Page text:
eCM (Eur Cell Mater / e Cells & Materials) Not-for-profit Open Access
Created by Scientists, for Scientists
 ISSN:1473-2262         NLM:100973416 (link)         DOI:10.22203/eCM

2011   Volume No 22 – pages 377-392

Title: Mathematical modelling of tissue formation in chondrocyte filter cultures

Author: CJ Catt, W Schuurman, BG Sengers, PR van Weeren, WJA Dhert, CP Please, J Malda

Address: Department of Orthopaedics, University Medical Centre Utrecht, PO Box 85500, Utrecht 3508 GA, The Netherlands

E-mail: j.malda at umcutrecht.nl

Key Words: Cartilage, tissue engineering, mathematical modelling, filter culture.


Publication date: December 17th 2011

Abstract: In the field of cartilage tissue engineering, filter cultures are a frequently used three-dimensional differentiation model. However, understanding of the governing processes of in vitro growth and development of tissue in these models is limited. Therefore, this study aimed to further characterise these processes by means of an approach combining both experimental and applied mathematical methods. A mathematical model was constructed, consisting of partial differential equations predicting the distribution of cells and glycosaminoglycans (GAGs), as well as the overall thickness of the tissue. Experimental data was collected to allow comparison with the predictions of the simulation and refinement of the initial models. Healthy mature equine chondrocytes were expanded and subsequently seeded on collagen-coated filters and cultured for up to 7 weeks. Resulting samples were characterised biochemically, as well as histologically. The simulations showed a good representation of the experimentally obtained cell and matrix distribution within the cultures. The mathematical results indicate that the experimental GAG and cell distribution is critically dependent on the rate at which the cell differentiation process takes place, which has important implications for interpreting experimental results. This study demonstrates that large regions of the tissue are inactive in terms of proliferation and growth of the layer. In particular, this would imply that higher seeding densities will not significantly affect the growth rate. A simple mathematical model was developed to predict the observed experimental data and enable interpretation of the principal underlying mechanisms controlling growth-related changes in tissue composition.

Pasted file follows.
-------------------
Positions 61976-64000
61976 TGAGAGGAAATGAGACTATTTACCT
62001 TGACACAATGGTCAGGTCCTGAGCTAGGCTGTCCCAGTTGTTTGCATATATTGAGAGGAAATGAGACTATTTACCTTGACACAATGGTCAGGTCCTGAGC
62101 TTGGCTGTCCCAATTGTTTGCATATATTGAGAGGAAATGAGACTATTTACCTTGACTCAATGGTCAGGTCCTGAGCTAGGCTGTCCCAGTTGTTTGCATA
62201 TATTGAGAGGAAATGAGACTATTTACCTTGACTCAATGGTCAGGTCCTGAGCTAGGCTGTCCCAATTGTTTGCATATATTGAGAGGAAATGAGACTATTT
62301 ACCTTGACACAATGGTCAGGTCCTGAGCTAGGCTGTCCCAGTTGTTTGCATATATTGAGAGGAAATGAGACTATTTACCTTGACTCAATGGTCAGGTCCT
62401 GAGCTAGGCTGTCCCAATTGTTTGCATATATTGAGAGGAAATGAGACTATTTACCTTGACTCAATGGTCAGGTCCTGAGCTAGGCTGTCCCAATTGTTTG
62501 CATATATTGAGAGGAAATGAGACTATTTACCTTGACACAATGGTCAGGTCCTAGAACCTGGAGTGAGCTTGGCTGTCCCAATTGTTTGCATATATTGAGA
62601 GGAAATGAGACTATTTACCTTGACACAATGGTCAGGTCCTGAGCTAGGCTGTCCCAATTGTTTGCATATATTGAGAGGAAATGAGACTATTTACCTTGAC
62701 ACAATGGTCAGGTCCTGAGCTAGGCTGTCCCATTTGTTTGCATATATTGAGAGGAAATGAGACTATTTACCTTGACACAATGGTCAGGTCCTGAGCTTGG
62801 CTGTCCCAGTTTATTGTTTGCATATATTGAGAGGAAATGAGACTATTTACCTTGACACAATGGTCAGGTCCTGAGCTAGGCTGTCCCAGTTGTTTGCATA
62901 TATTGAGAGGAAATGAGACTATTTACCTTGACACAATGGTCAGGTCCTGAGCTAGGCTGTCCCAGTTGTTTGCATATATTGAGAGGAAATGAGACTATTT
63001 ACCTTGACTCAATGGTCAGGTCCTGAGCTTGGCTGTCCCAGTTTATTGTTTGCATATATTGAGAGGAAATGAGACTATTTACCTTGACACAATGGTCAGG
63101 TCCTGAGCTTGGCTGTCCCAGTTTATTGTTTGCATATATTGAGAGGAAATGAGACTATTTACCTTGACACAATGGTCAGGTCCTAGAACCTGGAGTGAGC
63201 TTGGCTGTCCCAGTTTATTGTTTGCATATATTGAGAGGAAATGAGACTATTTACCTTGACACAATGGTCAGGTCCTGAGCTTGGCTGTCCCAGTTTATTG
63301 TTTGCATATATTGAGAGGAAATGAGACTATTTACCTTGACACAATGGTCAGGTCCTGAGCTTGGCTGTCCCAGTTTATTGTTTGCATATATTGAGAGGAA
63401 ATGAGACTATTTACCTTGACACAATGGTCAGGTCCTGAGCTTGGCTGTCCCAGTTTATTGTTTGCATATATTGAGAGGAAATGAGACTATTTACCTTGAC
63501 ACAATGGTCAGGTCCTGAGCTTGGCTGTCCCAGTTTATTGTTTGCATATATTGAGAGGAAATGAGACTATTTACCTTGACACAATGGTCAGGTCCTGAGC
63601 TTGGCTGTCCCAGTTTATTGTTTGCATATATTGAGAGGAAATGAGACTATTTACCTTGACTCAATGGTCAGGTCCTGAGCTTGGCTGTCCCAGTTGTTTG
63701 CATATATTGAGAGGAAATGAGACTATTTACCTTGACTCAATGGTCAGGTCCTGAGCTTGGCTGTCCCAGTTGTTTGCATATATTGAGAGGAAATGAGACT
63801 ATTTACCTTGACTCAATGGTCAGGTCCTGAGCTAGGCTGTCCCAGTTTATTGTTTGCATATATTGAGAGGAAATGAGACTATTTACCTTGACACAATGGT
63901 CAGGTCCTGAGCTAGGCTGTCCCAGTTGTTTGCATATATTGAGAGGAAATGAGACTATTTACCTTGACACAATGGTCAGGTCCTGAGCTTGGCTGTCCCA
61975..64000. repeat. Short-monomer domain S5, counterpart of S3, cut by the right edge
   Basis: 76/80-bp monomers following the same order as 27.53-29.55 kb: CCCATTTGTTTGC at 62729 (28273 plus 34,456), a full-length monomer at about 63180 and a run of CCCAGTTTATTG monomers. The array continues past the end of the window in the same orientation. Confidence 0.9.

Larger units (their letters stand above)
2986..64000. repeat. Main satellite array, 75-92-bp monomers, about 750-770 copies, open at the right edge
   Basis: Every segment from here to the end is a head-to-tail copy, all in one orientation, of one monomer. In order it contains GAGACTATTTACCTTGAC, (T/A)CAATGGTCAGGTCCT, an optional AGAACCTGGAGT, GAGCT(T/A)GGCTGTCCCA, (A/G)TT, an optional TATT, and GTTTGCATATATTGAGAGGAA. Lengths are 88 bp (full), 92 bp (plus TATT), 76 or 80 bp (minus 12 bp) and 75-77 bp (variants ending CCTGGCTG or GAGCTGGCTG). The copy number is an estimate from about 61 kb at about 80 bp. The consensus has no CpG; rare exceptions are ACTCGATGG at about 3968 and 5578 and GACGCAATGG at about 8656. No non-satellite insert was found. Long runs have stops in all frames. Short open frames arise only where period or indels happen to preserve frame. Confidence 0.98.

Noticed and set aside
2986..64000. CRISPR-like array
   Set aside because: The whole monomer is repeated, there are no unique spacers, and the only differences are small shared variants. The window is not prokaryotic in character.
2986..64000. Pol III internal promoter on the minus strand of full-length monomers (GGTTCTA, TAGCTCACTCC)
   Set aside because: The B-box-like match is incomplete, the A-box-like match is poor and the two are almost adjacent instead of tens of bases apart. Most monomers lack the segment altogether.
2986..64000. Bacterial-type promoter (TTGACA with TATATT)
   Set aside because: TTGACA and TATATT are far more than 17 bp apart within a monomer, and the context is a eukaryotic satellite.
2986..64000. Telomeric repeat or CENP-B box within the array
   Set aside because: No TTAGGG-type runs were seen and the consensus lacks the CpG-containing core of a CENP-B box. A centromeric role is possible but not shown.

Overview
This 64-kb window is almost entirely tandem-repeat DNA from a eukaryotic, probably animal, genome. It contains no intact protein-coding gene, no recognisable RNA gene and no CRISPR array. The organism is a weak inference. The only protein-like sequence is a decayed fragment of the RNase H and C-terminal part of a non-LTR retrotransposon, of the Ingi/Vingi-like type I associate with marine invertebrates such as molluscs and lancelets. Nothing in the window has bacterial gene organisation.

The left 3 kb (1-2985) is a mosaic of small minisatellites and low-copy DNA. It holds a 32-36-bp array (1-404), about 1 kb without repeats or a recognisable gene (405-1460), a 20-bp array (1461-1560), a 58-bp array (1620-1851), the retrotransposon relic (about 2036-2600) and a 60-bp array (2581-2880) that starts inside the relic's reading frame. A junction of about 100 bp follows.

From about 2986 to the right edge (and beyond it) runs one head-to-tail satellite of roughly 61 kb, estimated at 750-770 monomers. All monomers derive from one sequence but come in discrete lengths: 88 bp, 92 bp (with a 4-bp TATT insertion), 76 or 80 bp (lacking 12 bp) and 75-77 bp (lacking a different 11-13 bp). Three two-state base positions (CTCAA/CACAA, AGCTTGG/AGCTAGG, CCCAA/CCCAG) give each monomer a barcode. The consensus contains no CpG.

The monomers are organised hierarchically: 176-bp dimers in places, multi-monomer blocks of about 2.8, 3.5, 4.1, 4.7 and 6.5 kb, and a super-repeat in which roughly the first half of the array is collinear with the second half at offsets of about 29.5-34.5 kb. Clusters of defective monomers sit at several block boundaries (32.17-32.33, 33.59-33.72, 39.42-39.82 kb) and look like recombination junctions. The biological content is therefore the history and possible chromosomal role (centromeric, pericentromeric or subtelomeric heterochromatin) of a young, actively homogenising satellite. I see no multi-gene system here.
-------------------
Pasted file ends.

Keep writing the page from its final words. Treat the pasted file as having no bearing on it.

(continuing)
Article download: Pages 377-392 (PDF file)
DOI: 10.22203/eCM.v022a28